Optimistic Locking in a REST API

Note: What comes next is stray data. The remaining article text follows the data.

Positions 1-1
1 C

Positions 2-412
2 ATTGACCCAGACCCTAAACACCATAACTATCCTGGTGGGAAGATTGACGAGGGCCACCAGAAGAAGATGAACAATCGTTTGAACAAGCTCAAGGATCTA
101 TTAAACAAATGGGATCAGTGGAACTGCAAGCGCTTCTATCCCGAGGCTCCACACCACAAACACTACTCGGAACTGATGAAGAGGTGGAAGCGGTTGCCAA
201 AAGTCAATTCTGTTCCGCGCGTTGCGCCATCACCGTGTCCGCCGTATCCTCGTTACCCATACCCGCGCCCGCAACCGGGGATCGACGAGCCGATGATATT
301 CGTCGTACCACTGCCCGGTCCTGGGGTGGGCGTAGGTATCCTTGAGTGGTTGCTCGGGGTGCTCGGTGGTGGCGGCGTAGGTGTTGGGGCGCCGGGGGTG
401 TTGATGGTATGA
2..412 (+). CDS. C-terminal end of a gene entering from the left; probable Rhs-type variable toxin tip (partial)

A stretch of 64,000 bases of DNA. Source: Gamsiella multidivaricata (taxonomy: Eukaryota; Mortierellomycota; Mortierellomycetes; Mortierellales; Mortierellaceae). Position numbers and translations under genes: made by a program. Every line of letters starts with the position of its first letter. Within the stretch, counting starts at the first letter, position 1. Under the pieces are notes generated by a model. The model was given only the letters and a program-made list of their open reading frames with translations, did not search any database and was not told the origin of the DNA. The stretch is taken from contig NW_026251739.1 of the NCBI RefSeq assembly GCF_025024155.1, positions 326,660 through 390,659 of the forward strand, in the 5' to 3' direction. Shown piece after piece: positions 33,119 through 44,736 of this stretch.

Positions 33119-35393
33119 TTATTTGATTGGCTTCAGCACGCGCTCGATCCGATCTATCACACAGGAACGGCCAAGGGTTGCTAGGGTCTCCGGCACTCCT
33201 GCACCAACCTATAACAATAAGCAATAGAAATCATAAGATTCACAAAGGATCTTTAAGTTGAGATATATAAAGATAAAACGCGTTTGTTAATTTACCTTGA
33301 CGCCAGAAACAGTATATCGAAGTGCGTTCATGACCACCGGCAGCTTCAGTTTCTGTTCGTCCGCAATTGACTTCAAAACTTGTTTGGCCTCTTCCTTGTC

In a REST application, it’s often the case that several clients might interact with a single resource, each holding a copy of the resources state. At any point in time, these client’s understanding of resource state may differ from each other or from the server. Without some way of realigning resource state, changes requested by a client based on an out-of-date understanding of resource may have undesired effects, from repeating computationally expensive requests to overwriting and losing another client’s changes. [Read More]